Fans can attend the festival via land and sea. The Miami Marine Stadium grounds hold around 25,000 people, but eventgoers can also enjoy it from their own boats with the purchase of a BYOBoat pass. “One of the things we want to do is capitalize on what Miami is all about,” Albareda says. “The venue and the way that it’s laid out has a whole view of downtown Miami. Miami Marine Stadium was originally built as a stadium for boat races, so the stadium faces an entire marine basin. Through the years it’s become an iconic place to anchor your boat. What we’ve done for the first time is secured the permits to close the basin and issued permits for you to bring your boat.”
Albareda adds that the festival’s more than 100 boat permits have sold out, with prices based on how many feet the boat measures. Tickets for landlubbers are scaled from as low as around $144 for a one-day pass to two-day platinum VIP tickets priced at more than $1,000.
Sponsorship dollars are also rolling in, with Zelle serving as the primary partner. “We are 300% above what our original budget was,” Albareda says.
To build awareness for the festival, which Loud and Live is presenting in conjunction with its South Florida-focused live events division, EngageLive!, the promoter held a series of pre-parties at the VIVO! Dolphin Mall featuring free concerts by such acts as Frank Ray and Austin Snell and is slated to hold a kick-off party on Friday night (Nov. 10).
Albareda sees tremendous similarities between the Latin and country genres, including the loyalty of the fans to the artists, the tight-knit industry, the emphasis on family and songs that rely on storytelling. “When you look at country music, it’s all about the story, when you look at Latin music it’s about the story. They’re about ‘I’m in love’ or ‘I’m gonna have a tequila’ or ‘I’m gonna have a beer.’ Those cultural relevances are very similar between Latin and country so that is something that has really attracted me.”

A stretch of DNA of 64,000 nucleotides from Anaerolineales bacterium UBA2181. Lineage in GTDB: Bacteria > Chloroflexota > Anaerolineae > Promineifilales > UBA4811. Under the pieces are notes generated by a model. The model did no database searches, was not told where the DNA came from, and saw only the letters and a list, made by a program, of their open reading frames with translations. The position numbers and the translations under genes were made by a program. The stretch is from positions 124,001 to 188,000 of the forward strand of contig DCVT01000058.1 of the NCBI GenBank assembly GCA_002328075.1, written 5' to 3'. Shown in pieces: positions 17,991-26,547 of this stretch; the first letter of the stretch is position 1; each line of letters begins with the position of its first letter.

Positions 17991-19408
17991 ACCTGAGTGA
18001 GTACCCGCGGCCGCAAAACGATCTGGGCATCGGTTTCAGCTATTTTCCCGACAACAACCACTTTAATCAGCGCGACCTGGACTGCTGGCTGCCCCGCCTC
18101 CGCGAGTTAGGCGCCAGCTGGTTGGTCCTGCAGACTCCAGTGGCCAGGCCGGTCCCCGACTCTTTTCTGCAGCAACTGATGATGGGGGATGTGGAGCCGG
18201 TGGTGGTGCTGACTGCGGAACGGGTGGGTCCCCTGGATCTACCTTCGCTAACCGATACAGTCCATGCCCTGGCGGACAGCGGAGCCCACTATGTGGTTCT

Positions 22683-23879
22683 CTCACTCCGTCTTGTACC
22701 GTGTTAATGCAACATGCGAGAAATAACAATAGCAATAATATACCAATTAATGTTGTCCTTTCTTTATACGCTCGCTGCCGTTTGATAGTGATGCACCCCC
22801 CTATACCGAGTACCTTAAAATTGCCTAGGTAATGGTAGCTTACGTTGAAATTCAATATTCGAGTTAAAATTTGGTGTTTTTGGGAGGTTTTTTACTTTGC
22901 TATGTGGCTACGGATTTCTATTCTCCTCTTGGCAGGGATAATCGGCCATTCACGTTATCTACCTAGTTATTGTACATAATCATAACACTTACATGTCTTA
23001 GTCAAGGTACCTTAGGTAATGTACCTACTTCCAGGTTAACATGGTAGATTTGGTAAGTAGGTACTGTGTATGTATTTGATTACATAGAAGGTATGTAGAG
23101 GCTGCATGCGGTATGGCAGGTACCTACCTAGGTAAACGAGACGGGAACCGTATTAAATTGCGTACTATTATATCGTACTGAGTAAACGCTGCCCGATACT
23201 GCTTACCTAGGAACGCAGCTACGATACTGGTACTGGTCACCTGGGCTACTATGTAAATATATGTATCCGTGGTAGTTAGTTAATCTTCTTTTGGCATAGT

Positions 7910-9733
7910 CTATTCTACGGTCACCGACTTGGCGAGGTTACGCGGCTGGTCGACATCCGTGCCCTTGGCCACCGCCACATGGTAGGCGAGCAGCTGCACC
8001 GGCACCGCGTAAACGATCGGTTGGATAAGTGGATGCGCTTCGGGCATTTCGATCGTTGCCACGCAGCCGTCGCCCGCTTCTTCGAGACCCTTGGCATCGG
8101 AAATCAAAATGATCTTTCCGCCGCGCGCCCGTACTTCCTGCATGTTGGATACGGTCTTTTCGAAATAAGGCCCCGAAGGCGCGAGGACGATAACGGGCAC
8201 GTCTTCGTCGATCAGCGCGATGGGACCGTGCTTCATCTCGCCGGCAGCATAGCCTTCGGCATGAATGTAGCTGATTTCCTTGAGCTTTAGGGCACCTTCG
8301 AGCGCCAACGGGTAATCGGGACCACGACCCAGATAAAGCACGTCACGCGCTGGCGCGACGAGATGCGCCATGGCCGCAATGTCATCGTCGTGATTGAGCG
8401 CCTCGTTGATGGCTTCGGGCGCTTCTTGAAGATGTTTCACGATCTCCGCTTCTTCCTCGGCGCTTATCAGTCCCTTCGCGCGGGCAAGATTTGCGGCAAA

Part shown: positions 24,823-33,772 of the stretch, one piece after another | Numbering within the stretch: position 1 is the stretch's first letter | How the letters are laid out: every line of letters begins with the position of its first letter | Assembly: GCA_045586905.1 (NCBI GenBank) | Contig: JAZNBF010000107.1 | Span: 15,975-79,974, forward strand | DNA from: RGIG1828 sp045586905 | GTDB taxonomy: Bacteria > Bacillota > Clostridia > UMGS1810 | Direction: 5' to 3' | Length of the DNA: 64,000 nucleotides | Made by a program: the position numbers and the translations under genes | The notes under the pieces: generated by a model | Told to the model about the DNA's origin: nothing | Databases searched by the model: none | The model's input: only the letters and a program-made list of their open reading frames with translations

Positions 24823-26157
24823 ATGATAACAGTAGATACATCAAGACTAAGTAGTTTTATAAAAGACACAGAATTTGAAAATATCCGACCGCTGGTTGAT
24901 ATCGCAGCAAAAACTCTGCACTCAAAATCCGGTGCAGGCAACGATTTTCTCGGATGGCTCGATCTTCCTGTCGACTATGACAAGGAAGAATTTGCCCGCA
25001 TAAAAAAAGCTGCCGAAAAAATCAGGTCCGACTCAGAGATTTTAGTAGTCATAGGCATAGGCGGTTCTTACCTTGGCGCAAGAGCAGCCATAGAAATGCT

Therefore, Albareda views Country Bay Music Festival as more than a one-off event. “I believe that Loud And Live is not only invested in Country Bay, but in figuring out how do we continue to grow within the country genre,” Albareda says, adding that the company is looking at promoting individual country shows within Miami beyond the festival and then building from there to other cities.
Country Bay’s biggest local competition comes from the three-day Tortuga Music Festival, held every spring in neighboring Ft. Lauderdale, Fla. (this year’s edition, which occurred in April, featured Shania Twain, Kenny Chesney and Eric Church, among others). But Albareda sees the two events as more complementary than competitive.
“The festivals are far enough apart and we wanted to differentiate with our diversity. Miami is a diverse city, we wanted a diverse line-up,” Albareda says. “The idea was to [be] reflective of what’s happening overall with music and even with country. Also, if you’re going to have it in Miami, you should reflect the diversity of a market like Miami.”
While it’s too early to know for sure how successful Country Bay will be financially, Albareda is bullish on country music’s overall future in Miami. “We expect hopefully to make money and, if not, to break even,” he says. “Whether it will be profitable or not, we have a multi-year internal commitment to build the festival. We are already picking talent for next year.”